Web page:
Since we spoke two weeks ago, my relationship with my (neurodiverse) child has completely transformed.
It’s me that’s different.
I realized that you were right. He’s not broken. And it’s not my job to fix him.
And if I want to have a relationship with him in the future, when he’s an adult, I have to stop trying.
So now I am watching my own reactions instead of trying to fix him. I’m realizing all the unconscious thoughts about him that I have: that I am a bad mother because he eats such a limited diet, because he’s on screens so much, because he’s not what I consider to be a good friend.
I’ve dropped the rope and I’m enjoying him so much more as a result. I can’t believe it.”
The first step in learning to enjoy our children and our parenting experience more is to “drop the rope.” It’s my favorite expression in parenting because it applies to everything.
It doesn’t mean that you stop holding boundaries. It means you stop caring so much about your child’s reaction to said boundaries. You hold the boundary regardless of how they react.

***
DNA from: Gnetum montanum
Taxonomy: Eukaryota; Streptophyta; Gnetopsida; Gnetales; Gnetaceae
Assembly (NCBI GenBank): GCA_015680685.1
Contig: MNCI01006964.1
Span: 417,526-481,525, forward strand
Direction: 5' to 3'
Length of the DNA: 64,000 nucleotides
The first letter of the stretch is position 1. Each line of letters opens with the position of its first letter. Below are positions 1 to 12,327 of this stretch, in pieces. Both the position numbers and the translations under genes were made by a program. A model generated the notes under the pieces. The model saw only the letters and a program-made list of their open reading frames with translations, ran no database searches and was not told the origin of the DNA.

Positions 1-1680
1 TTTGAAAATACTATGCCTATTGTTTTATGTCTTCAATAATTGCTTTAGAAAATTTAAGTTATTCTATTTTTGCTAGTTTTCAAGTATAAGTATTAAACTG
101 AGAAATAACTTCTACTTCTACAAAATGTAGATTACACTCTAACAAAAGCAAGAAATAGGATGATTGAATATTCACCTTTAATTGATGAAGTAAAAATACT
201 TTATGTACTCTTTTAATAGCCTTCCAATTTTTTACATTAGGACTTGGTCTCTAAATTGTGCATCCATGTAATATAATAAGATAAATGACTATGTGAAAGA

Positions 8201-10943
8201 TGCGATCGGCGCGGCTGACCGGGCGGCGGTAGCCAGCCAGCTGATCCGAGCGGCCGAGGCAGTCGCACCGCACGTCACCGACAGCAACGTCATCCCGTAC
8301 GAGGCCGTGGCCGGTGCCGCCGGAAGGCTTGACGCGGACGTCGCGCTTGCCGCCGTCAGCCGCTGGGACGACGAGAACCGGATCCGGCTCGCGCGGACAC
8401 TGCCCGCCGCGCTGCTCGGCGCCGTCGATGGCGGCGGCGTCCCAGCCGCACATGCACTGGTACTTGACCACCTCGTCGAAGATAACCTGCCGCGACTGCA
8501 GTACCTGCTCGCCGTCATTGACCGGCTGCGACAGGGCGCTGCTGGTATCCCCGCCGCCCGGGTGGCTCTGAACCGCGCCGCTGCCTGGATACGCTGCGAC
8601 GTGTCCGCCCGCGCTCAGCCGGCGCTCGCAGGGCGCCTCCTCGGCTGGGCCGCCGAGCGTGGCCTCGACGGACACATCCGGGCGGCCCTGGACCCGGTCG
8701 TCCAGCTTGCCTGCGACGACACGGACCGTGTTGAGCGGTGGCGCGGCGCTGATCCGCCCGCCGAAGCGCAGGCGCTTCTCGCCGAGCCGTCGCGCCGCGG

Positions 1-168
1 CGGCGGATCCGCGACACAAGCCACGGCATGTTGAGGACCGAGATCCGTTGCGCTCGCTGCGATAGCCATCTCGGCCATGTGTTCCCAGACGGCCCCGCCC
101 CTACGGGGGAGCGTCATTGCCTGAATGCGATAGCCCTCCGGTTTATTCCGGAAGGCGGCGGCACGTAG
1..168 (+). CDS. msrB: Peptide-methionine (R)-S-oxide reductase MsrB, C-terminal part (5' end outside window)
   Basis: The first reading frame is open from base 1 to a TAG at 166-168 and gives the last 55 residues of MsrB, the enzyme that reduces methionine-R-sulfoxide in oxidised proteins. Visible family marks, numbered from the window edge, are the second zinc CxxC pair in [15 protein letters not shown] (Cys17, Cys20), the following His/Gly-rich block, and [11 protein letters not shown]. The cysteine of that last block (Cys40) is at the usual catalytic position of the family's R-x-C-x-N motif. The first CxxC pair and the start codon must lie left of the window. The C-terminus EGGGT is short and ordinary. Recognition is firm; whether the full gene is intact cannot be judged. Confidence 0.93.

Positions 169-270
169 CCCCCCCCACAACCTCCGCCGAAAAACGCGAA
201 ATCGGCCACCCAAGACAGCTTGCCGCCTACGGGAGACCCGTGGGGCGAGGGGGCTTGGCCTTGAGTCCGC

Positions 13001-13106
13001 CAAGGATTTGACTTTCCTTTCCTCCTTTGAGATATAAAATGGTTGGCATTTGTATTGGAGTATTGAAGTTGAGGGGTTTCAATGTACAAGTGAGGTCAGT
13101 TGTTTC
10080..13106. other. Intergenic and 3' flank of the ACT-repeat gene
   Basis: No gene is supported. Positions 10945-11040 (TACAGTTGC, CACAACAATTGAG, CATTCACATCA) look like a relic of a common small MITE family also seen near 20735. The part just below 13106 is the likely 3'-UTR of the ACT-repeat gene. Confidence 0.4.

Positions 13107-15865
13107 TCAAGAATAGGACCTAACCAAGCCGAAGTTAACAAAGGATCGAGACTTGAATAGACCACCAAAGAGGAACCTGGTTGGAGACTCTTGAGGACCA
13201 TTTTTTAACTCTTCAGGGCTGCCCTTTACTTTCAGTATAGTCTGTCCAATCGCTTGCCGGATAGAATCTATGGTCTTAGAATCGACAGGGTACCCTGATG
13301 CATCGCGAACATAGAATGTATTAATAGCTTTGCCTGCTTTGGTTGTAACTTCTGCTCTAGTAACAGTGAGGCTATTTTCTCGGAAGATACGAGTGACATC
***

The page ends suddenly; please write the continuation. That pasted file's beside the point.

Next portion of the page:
It also means you figure out which boundaries you REALLY care about, and let go of the rest. For now. You can choose to pick some of those boundaries up again later, but you can’t prioritize everything right now.
So maybe you focus on 3 goals for now: getting your child to school on time, getting your child to bed on time at night, and brushing your child’s teeth every night.
You let go (for now) of the goals of less screen time, of eating a more varied diet, of being a better friend (what does that even mean, anyway?).
Dropping the rope means tuning into yourself, noticing your own reactions to things, and taking care of your own nervous system without lashing out at your loved ones.
Dropping the rope means, ultimately, loving yourself more than you love your goal of your child doing “better.” It's only through being more kind and compassionate with yourself, first, that you can show up intentionally for your child.
And it turns out that if you can do this first, your child is a LOT more likely to tune in and cooperate on the things you really care about.
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Abby Wolfson is a pediatric nurse practitioner, certified child sleep consultant and certified life coach for parents. She divides her time between Brooklyn, NY and San Miguel de Allende, Mexico.